Soft-Tissue Sarcoma Treated Effectively With a Long-Term Therapy
Long-term therapy with a recently approved drug is well tolerated in patients with soft-tissue sarcoma, according to results of a study presented at the Connective Tissue Oncology Society Annual Meeting (November 8-11, 2017; Maui, HI).
Patients with soft-tissue sarcoma often have limited long-term systemic therapy options due to the risk of cumulative toxicity. A recent phase II study evaluated trabectedin—an antitumor chemotherapy agent—for patients with locally advanced or metastatic soft-tissue sarcoma who underwent prior conventional therapies. Patients enrolled in this study were involved in an expanded access program.
Elizabeth J Davis, MD, Vanderbilt University School of Medicine, and colleagues conducted a follow-up retrospective study on the safety and efficacy of those patients who received long-term trabectedin therapy (at least 6 months). The analysis included 1803 patients, all of whom received trabectedin, administered intravenously at 1.5 mg/m2 every 3 weeks. Researchers compared safety and efficacy data of patients who received treatment for 6 to 12 months with those who received treatment for more than 12 months.
Dr Davis and colleagues noted that 21.6% (n = 401) of patients remained on treatment for at least 6 months, 14.5% (n = 268) for 6 to 12 months, and 7.2% (n = 133) for more than 12 months.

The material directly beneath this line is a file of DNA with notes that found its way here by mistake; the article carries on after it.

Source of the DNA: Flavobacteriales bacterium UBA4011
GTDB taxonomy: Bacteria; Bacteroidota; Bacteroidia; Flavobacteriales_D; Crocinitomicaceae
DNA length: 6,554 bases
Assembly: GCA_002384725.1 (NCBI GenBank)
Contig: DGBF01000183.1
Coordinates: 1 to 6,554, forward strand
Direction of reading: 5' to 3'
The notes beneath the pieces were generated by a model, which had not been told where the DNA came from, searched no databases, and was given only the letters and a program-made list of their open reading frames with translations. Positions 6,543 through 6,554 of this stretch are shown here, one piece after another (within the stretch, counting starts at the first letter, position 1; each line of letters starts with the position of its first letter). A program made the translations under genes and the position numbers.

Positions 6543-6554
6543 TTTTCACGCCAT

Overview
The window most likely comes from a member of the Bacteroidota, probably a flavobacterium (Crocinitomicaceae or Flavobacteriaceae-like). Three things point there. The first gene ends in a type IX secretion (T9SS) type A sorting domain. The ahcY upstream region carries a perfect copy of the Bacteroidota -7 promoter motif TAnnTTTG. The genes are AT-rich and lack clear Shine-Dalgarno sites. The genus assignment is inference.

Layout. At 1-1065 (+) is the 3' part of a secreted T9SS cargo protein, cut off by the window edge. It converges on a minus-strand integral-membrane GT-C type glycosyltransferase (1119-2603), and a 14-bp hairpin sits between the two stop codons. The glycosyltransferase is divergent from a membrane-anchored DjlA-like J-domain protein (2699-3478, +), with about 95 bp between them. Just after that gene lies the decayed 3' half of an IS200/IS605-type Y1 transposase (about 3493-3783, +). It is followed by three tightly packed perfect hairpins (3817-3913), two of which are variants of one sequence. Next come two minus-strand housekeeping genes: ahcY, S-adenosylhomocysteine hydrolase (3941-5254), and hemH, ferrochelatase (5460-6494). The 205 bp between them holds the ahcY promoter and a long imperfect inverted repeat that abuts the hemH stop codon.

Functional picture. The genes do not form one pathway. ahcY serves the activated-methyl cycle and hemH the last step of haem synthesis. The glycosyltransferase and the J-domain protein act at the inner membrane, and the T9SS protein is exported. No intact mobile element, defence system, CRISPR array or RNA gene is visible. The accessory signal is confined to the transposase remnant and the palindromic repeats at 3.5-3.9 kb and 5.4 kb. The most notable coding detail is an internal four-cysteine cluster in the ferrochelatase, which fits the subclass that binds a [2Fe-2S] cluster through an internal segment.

Results of the analysis showed that median overall survival (OS) was 11.9 months in the entire cohort, 18.1 months for those in the 6 to 12-month cohort, and 47.0 months in the more than 12-month cohort. The clinical benefit rates were 41.2%, 47.4%, and 38.3%, respectively.
Incidence of treatment-related adverse events were similar between those treated for 6 to 12 months and those treated longer than 12 months (84% vs 89.5%, respectively). However, researchers noted that patients in the latter cohort were more likely to require treatment cycle delays and to experience serious grade 3 or 4 adverse events. The majority of patients in both cohorts discontinued treatment due to disease progression.
“Improved median OS may be achieved in patients who experience prolonged disease stabilization; however, adjustments in the trabectedin dose or schedule are frequently required,” authors of the study concluded.—Zachary Bessette